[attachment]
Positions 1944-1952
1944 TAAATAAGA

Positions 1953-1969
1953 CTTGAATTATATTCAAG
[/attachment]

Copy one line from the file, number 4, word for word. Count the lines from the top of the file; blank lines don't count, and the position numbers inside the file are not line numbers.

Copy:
1953 CTTGAATTATATTCAAG